"Hillary Clinton gets to Donald Trump's right on Israel." That's the dead, dangerously wrong headline in a March 21 Washington Post op-ed by Paul Waldman. The fodder for this falsehood is Clinton's address before AIPAC, where she dissed Trump's recent statement that he would be "neutral" between the Israelis and Palestinians. In utterly predictable verbiage, she said: "Yes, we need steady hands, not a president who says he's neutral on Monday, pro-Israel on Tuesday, and who knows what on Wednesday, because everything's negotiable." Responds Wladman: "In Trump's defense (yes, I just wrote those words), when this subject comes up he’ll say as loudly as anyone else how 'pro-Israel' he is, but when he used that term he was talking about being an arbiter in negotiations."
Israeli forces on Feb. 21 demolished a Bedouin school for children in the Abu al-Nuwaar community near the town of al-Eizariya in the occupied West Bank, a spokesperson for the al-Jahalin Bedouin community said. Atallah al-Jahalin told Ma'an News Agency that Israeli forces, accompanied by 30 vehicles and a delegation from Israeli's Civil Administration, raided the area and destroyed the sole school in the community. Residents said Israeli forces told them the school was demolished because concrete structures were forbidden in the area. The Israeli forces also reportedly seized the contents of the school. Al-Jahalin added that Israeli forces briefly detained two youths who were protesting the demolition, both of whom were released after the demolition. After the demolition, primary students held a "sit-in" where the school once stood while wearing their uniforms and holding school books in protest.
Escaped Palestinian prisoner Omar al-Nayif was found dead inside the headquarters of the Palestinian embassy in Bulgaria on Feb. 26, in what senior Palestinian officials and his family say was an "assassination" carried out by Israel. Nayif, a 52-year-old man from Jenin, had been living in Bulgaria for years, but late last year sought refuge in the Palestinian embassy after Israel demanded his extradition so he could see out a life sentence over the killing of an Israeli settler. Palestinian Deputy Minister of Foreign Affairs Taysir Jaradat told Ma'an News Agency that embassy staff found Nayif lying in the embassy's garden covered in blood. He was rushed to hospital but died en route.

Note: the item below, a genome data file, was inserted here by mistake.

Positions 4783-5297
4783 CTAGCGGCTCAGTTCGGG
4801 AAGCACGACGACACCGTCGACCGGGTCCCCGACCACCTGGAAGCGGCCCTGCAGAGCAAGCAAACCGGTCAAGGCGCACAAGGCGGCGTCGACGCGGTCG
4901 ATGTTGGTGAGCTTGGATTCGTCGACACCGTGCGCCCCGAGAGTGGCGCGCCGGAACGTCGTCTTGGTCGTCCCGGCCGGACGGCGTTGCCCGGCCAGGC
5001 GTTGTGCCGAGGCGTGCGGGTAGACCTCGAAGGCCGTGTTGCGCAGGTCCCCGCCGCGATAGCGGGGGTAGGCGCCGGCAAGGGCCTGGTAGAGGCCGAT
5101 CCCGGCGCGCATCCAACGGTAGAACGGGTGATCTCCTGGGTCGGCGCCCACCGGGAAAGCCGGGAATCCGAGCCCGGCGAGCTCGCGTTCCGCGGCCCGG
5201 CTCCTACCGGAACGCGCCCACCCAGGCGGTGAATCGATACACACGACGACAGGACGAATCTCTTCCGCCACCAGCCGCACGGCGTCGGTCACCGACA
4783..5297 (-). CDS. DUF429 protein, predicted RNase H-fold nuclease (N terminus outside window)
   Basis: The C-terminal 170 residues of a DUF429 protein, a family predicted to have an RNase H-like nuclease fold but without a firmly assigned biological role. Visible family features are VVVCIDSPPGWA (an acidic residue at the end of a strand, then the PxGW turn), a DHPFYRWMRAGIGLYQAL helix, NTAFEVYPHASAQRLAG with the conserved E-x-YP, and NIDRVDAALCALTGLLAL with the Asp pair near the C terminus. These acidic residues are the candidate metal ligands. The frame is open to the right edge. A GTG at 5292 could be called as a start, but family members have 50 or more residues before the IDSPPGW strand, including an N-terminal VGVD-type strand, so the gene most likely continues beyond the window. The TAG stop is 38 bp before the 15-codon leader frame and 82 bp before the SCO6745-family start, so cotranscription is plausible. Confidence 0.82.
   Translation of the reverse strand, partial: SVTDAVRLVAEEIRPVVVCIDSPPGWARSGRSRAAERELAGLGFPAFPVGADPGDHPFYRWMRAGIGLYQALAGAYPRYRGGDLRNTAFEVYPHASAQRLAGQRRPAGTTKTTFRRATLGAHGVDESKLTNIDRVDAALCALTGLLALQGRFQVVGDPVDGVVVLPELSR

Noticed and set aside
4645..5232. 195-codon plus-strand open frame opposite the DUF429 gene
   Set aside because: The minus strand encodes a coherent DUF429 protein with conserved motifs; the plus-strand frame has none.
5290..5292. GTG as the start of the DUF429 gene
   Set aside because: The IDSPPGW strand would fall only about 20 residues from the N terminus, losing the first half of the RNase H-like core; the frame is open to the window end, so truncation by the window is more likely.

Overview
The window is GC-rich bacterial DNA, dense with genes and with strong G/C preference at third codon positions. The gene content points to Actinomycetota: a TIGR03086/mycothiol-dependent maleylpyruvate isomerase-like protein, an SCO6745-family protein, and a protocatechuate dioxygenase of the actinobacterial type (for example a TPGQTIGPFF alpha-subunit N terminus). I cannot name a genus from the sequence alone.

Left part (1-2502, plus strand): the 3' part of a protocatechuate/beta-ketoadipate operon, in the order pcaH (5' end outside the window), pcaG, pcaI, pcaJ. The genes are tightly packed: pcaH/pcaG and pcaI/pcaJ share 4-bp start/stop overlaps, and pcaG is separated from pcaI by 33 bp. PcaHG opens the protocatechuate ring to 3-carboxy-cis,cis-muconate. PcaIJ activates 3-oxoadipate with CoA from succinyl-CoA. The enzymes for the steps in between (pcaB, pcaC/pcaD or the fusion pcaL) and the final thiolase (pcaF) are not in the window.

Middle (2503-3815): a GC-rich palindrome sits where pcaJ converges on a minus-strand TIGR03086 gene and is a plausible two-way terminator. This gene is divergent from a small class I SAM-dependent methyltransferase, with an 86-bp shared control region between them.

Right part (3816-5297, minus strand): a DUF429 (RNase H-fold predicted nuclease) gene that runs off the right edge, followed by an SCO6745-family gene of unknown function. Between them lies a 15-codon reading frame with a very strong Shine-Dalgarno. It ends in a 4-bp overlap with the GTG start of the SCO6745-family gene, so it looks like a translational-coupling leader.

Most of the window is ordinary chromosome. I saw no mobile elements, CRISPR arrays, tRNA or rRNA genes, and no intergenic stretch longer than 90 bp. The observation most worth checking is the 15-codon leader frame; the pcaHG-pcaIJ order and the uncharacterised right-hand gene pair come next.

The Palestinian Prisoners' Society on Feb. 10 said Israel was "not showing attention or willingness" to solve the case of Palestinian journalist Muhammad al-Qiq as he entered day 77 on hunger strike. The society reiterated that the Palestinian prisoner remained in critical condition, slamming Israel for failing to make serious steps in his case and holding Israeli authorities "completely responsible" for al-Qiq's life. Al-Qiq, a 33-year-old and father of two, launched his hunger strike after being detained in November and held in Israeli prison under administrative detention without charge or trial. Over 100 Palestinians marched in solidarity with al-Qiq in front of HaEmek Hospital where the journalist is still being held under Israeli custody. Participants raised Palestinian flags and chanted slogans calling for al-Qiq's release.
Israel is set to declare 1,500 dunams (370 acres) of land in the occupied West Bank district of Jericho as "state land," Israel's Coordinator of Government Activities in the Territories (COGAT) announced Jan. 20. The plans were revealed earlier in the day by Israeli Army Radio, which said the land was located north of the illegal Israeli settlement of Almog and had been used by settlers over the past 20 years. COGAT confirmed the plans were in their "final stages," and said they were in accordance with a political ratification. Israeli Army Radio reportedly said: "This is a very sensitive issue which will likely garner harsh critique from Europe and the United States, and of course from the Palestinian Authority." The move is the largest declaration of "state land" since August 2014, when Israel claimed 4,000 dunams (988 acres) of land near the Gush Etzion settlement bloc, sparking international outcry.
Israeli forces on Jan. 6 demolished five dwellings housing Palestinian Bedouin families in the Abu Nuwwar community east of Jerusalem—part of the wider E1 corridor—leaving 25 people homeless. Dawood al-Jahalin, a spokesperson for the Abu Nuwwar Bedouin community, told Ma'an News Agency that Israeli military and police vehicles surrounded the area at around 8:30 AM, before bulldozers demolished five dwellings and an agricultural structure. The families were not given any time to remove their belongings before the dwellings—made of steel, wood, and canvas—were torn down, he said. "I showed them a court decision banning demolition, but the officer in charge refused to see it and instead told me he had a demolition order from the Civil Administration," al-Jahalin said.
Israel's Maariv newspaper reported Nov. 24 that deputy foreign minister Tzipi Hotovely met with representatives of YouTube and Google to discuss cooperation in what she called the fight against "inciting violence and terrorism." She told Maariv that she especially sought to establish a joint working mechanism to monitor and prevent publication of "inflammatory material" originating in the Palestinian territories. Middle East Monitor writes: "Since the latest escalation of violence between Palestinians and Israeli security services that erupted at the beginning of October, many people have been sharing videos depicting Israeli aggression towards Palestinians to highlight the Palestinian perspective of the conflict." Activists and Arab newsmedia have "expressed concerns that the meetings suggest moves towards censoring Palestinian material on the part of the Israeli state."